“Thanks Dad! Wait, I mean Mr. McCall. Thanks, Mr. McCall.”
This happens at some point every week and truthfully, I don’t mind it at all. I run my classroom to be a family, and things like this should happen if I’m doing it right. What those 8 year olds don’t know is that when they call me Dad, it evokes more than just a simple little laugh and smile when I reply with, “You’re Welcome.” They are telling me much more, and it is my duty to give them that. Honestly, I give myself a little high-five every time they do that. It means I have really gotten to them, and no evaluation standard can tell me otherwise.
Those little beaming blue eyes staring at me and mistakenly calling me Dad reminds me of how important I am in their life. I am more than just the Dude behind the Desk. I am a huge part of their little lives. I am helping raise them and in all honesty have a lot of say so in their experiences in childhood. It is my responsibility every day in some way, shape, or form, to give them tools necessary to survive this thing we call life and not just how to regroup in subtraction. They are with me longer than they are with their real families in some instances.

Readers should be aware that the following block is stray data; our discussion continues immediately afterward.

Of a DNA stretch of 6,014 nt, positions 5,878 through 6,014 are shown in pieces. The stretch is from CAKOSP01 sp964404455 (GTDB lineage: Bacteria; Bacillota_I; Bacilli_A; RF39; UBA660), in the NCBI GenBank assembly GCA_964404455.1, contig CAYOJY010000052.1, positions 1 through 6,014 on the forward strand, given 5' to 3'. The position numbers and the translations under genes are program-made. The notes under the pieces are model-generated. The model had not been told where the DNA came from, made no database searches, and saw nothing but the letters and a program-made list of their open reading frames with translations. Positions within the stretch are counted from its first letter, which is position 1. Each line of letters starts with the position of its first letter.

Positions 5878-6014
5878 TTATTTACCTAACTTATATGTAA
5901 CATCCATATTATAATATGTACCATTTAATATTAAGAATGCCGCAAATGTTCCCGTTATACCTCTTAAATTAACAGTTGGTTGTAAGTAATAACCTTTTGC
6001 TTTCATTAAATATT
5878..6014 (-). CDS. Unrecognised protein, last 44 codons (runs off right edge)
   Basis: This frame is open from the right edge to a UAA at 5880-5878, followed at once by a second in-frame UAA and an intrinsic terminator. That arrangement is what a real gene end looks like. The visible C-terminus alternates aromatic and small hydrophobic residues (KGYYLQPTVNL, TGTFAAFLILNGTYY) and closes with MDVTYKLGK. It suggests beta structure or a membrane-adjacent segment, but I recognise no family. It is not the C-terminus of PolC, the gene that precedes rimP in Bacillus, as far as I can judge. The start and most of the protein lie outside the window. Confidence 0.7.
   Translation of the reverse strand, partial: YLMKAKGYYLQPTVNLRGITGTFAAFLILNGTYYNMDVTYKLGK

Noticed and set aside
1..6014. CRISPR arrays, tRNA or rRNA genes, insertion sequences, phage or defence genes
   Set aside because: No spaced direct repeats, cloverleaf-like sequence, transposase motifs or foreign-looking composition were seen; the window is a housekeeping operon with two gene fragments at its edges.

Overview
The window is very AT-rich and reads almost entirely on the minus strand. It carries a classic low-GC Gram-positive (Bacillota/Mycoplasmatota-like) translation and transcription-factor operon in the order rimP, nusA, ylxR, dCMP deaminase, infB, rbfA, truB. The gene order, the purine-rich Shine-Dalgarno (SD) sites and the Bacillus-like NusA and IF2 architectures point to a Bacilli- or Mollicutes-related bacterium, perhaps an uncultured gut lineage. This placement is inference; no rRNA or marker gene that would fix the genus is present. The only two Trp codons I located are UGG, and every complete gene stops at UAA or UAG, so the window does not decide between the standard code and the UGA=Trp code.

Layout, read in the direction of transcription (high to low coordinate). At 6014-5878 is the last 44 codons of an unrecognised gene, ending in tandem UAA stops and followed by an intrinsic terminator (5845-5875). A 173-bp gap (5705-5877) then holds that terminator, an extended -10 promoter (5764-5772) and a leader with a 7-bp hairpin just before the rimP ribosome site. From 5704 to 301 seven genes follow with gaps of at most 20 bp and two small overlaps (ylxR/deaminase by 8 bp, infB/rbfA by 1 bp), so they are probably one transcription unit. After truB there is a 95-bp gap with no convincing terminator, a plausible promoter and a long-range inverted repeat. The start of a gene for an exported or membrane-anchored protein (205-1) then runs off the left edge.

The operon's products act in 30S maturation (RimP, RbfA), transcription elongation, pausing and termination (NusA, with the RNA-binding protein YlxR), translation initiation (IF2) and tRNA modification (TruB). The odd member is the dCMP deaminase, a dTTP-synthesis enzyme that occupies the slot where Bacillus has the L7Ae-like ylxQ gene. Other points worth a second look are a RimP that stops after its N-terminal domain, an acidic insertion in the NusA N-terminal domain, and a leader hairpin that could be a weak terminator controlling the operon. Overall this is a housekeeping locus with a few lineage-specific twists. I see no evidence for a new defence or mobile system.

I mean take a second and think about that. Their time for over 180 days that isn’t spent on Minecraft, playing Rec League ball, or eating drive-thru on the way to another activity includes me. Their conscious hours and memories for the week have me in them. That’s a lot of responsibility. I didn’t sign up to raise 8 year olds, but in a way, I did. It might seem like a novelty that “I have the future leaders in my classroom,” but I assure you we do. We get so caught up in unpacking standards and worrying about testing that our role as a Hero gets lost as frequent as homework.
Manners have to come with math. Social skills are as important as social studies. How to handle girl drama is as a top priority as giving an assessment on some days. It isn’t the subject matter, but the subject that matters. Call me Dad, Mr. McCall, Coach, or whatever. I’ll answer to them all, because they are all important.